Boxing champion Tyson Fury has stood by his comparison between homosexuality and paedophilia, just two days after the BBC had to defend his bid for Sports Personality of the Year.
Fury, who won the world heavyweight boxing title last weekend, caused controversy in a recent interview when he appeared to liken gay people to paedophiles, and now appears to have done so again.
Referencing the fact that the British pro-paedophile group Paedophile Information Exchange was once affiliated with the National Council for Civil Liberties (now Liberty) which supports gay rights, he tweeted: "Hears (sic) how I can put homosexuality along side Paedophilia? Printed by the BBC in 2014," beside an image of an article on the 1970s campaign group Paedophile Information Exchange.
Unsurprisingly, people were quick to respond to the comment, with many advising Fury to stick to boxing.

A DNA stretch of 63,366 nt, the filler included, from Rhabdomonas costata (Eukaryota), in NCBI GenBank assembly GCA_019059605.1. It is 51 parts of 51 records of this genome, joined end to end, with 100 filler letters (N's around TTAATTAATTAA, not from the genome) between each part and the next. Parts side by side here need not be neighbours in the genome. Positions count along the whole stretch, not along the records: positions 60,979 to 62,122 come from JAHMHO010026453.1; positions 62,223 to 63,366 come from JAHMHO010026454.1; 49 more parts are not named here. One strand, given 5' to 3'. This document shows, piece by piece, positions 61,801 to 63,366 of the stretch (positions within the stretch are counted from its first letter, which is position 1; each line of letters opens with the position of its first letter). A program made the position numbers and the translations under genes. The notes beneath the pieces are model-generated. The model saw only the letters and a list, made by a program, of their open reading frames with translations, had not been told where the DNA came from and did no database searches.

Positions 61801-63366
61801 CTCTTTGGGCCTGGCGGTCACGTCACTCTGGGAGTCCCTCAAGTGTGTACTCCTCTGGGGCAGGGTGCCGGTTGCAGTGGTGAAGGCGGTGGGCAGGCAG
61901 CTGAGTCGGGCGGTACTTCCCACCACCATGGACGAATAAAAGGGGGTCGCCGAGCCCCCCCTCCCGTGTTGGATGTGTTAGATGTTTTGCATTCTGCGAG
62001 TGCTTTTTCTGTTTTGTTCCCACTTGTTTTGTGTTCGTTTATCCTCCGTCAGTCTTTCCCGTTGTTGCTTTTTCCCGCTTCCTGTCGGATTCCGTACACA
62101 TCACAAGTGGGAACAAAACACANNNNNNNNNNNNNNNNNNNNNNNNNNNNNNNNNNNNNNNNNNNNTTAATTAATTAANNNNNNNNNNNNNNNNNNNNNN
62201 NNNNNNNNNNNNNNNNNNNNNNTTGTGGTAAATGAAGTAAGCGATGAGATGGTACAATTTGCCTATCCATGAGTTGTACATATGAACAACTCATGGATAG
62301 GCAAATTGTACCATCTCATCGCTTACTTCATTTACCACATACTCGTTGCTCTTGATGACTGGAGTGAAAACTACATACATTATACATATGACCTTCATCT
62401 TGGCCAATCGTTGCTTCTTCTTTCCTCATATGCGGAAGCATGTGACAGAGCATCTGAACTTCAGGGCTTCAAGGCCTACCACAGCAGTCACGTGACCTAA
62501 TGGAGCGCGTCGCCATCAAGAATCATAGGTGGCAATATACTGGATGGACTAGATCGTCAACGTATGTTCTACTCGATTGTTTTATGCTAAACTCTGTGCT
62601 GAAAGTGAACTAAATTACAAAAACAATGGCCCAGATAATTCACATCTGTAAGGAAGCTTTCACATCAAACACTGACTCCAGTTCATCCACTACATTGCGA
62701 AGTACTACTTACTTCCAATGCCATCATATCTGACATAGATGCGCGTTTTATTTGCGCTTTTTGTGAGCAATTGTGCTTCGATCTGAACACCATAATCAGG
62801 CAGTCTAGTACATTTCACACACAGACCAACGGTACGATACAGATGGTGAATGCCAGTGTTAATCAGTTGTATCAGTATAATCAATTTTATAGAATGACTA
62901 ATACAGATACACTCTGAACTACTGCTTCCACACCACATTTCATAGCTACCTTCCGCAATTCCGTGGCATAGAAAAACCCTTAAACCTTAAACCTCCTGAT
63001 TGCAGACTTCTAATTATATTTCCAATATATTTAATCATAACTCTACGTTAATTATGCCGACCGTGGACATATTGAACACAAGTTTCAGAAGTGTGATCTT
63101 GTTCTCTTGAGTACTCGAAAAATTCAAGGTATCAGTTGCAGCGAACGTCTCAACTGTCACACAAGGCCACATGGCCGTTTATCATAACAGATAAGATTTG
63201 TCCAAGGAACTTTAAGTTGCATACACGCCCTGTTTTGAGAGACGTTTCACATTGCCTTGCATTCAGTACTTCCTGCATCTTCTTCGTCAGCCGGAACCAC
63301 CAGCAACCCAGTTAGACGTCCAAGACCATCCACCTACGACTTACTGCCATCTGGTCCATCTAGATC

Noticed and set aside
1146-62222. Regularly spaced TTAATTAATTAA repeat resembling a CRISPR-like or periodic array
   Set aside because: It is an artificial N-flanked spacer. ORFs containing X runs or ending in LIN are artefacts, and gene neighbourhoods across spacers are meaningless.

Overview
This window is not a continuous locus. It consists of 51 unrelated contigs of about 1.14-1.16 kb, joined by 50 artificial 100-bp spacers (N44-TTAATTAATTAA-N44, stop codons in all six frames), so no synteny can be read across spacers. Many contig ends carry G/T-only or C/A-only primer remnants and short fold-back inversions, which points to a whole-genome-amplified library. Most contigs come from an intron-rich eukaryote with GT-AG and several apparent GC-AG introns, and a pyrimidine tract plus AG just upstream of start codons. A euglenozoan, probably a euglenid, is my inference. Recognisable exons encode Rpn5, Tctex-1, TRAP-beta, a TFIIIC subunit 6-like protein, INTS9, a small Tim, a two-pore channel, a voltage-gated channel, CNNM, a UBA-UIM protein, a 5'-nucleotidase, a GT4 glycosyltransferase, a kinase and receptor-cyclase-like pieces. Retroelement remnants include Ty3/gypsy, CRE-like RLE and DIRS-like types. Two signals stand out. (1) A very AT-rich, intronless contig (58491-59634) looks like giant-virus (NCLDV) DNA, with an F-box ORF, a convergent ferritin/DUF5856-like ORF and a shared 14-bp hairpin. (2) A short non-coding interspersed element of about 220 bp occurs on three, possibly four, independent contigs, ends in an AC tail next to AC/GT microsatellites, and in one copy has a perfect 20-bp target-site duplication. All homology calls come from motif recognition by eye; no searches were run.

The BBC article titled "How did the pro-paedophile group PIE exist openly for 10 years?" explored the rise to mainstream politics of a group dedicated to lobbying for "children's sexuality" - to give children the right to make decisions around sex for themselves.
The article references the attempts by PIE members to go mainstream via the gay rights movement by tabling motions at conferences.
A BBC spokesperson said the move was "not an endorsement of an individual's personal beliefs".
They continued: "The Sports Personality shortlist is compiled by a panel of industry experts and is based on an individual's sporting achievement."
Tyson Fury beat Wladimir Klitschko to become world heavyweight champion
Last month, Fury told The Mail on Sunday “There are only three things that need to be accomplished before the devil comes home.
“One of them is homosexuality being legal in countries, one of them is abortion and the other is paedophilia. Who would have thought in the 50s and 60s that those first two would be legalised?”
He continued: “When I say paedophiles could be made legal, it sounds crazy. But if I had said to you about the first two being made legal in the 50s, I would have been looked upon as a crazy man."